Vasti Jackson, born into a family of fiddle, harp and guitar players, never left Mississippi and now resides in Hattiesburg. He is a highly sought after performer and producer with 40 years of professional experience and an encyclopedic knowledge of music and blues history. He says his recent Grammy loss was still a win because he was on stage with his friend Bobby Rush when he won for Porcupine Meat. Jackson, who helped make that album, laughs and says, "I couldn't lose. I was competing against myself."    

Jackson, Jones, and Henry Townsend's son, Alonzo, were part of a Saturday discussion panel moderated by Jacqueline Dace. In discussing the evolution and future of the blues Fernando Jones said the situation is "unhealthy because the blues genre has failed to grow ... the Grammys only recognizes two categories." All agreed that too many bands play from a limited old catalogue and Townsend noted that often the giants like his father "didn't want to do anything to change the style." Jackson said it was also about labeling and promoters "locked into the imagery of old black men and bad old days." 

The need for variety, younger players and people in the industry were key issues. Fernando Jones believes to connect to kids "you have to make it free, accessible and mobile. . . rent a bus, provide lesson plans for teachers." He has been living these words for 27 years with his Blues Kids Foundation and Fernando Jones' Blues Camp International for kids 12-18 which is free.  The National Blues Museum will host a June 15-17 camp. 

Alonzo Townsend believes he is a "torchbearer for the blues and his father's legacy, but my job is to interpret for a new generation." He does that through the Blues in the Schools Program that has reached over 5,000 young people. He wants to kids to play and instrument or find something that inspires them so that they can have a skill "that no one can ever take away from you."

Vasti Jackson want kids to see the opportunities in "the strategic alliance of industries in music -- set design, construction, lighting, sound engineers, computer programming, technology, food, catering, promotion." Townsend agreed and says he uses his own story as an example for kids: "I'm not a stage musician, but I was interested in the service side of the business promotion, management and food service."  

The late February shows spoke to the issues raised in the discussion panel. 

Fernando Jones, a man of slick suits and clean licks, opened with a "Oil and Water" from his Synesthesia album. The extended song, which opens with some slick guitar driven modern blues, puts the evolution of the blues on display as it takes on a jazzy edge in extended riffs with six string bassist of Felton Crews. There was more of the same to be found through his set and closing number "Just When I."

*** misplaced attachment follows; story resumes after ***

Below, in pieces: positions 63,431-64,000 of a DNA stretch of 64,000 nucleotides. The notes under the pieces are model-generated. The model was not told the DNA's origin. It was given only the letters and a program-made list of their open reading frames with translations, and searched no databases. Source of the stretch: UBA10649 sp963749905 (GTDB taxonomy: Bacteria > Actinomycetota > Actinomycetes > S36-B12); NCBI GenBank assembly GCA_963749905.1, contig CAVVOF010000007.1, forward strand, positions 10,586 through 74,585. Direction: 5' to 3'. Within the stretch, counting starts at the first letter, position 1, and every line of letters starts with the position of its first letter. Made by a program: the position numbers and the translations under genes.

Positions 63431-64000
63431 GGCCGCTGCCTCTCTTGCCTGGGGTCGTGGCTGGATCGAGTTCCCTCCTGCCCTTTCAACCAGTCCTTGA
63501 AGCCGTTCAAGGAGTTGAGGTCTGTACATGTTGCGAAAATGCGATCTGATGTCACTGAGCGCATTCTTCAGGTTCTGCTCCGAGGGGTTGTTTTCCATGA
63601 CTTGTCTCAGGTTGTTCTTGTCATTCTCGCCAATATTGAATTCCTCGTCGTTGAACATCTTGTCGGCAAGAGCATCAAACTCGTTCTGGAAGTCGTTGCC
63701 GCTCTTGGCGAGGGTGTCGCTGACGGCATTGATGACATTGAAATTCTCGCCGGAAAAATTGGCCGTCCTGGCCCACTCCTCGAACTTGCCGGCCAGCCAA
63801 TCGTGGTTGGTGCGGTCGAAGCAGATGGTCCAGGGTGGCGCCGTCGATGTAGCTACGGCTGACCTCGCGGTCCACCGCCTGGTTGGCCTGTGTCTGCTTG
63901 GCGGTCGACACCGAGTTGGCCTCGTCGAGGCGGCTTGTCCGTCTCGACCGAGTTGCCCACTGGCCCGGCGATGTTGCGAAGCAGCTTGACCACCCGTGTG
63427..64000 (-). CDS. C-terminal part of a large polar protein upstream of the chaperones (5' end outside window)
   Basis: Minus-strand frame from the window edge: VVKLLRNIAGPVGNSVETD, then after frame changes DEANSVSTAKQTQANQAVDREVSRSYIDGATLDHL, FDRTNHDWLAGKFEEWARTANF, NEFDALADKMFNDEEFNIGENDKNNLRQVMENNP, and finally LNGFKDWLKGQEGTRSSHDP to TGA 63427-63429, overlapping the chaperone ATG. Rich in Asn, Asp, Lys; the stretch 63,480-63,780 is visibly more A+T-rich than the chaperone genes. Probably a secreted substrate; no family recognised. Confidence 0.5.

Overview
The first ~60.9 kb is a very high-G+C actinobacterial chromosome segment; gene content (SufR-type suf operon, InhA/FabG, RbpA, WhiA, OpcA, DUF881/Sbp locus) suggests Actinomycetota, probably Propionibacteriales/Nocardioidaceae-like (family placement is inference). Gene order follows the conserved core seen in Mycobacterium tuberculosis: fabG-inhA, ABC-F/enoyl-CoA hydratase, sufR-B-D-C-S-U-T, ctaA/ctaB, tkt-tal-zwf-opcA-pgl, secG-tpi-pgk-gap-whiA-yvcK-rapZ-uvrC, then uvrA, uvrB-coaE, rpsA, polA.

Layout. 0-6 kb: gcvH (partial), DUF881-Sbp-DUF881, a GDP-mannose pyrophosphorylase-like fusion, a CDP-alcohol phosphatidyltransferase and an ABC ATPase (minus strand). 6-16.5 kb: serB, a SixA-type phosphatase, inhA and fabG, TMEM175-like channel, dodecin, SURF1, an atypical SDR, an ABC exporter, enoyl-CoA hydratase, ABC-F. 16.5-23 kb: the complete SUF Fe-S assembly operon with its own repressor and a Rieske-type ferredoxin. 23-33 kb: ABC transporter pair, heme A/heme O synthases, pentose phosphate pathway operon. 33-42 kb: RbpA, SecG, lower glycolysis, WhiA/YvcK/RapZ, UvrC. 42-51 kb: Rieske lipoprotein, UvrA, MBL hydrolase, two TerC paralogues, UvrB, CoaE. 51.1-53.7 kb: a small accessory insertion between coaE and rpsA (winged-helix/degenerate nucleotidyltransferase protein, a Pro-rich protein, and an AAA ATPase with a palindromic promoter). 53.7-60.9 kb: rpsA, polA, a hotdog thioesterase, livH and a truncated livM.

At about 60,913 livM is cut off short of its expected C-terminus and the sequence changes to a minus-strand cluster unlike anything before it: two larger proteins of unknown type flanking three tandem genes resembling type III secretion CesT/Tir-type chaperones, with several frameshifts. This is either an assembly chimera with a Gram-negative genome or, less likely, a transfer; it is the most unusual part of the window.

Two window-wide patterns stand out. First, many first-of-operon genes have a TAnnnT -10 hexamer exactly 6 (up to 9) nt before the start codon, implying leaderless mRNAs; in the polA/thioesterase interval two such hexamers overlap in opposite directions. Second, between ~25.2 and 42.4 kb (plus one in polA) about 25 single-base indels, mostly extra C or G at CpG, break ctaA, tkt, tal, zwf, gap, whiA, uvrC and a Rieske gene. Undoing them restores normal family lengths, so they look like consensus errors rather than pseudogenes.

Marquise Knox played a set that showcased the new and paid homage to the old. He opened with his show stopping powerful voice and guitar riffs for the first few numbers. Then the harmonica came out for some extended work that spoke to more traditional blues. The Delta was fully on stage when Knox changed keys brought out the slide guitar and sat down for some traditional blues. His close, "I'm a Bluesman" brought us back to the present and the crowd to its feet. 

Vasti Jackson opened with a resonator guitar and selections from his Grammy nominated traditional blues album, The Soul of Jimmy Rodgers.  He mixed his artistry with history telling us, "I'm not a blues museum, I'm a blues man" and why the music needs to evolve. He showed the audience what he meant as he shifted to his searing electric guitar, tearing through the audience, and bringing the house down as he channeled Prince on his rendition of Purple Rain. 

The National Blues Museum should be proud of their contribution to Black History Month. It was a weekend filled with food for thought and music for the soul. To learn more about the Blues Camp auditions click here. To find out more about about the National Blues Museum's summer camp, contact Jacqueline Dace at This email address is being protected from spambots. You need JavaScript enabled to view it.

'Great Migration Tour: Celebrating the Sounds of Mississippi, Chicago and St. Louis' at the National Blues Musem, February 24-25, 2017

Stay Involved on Social Media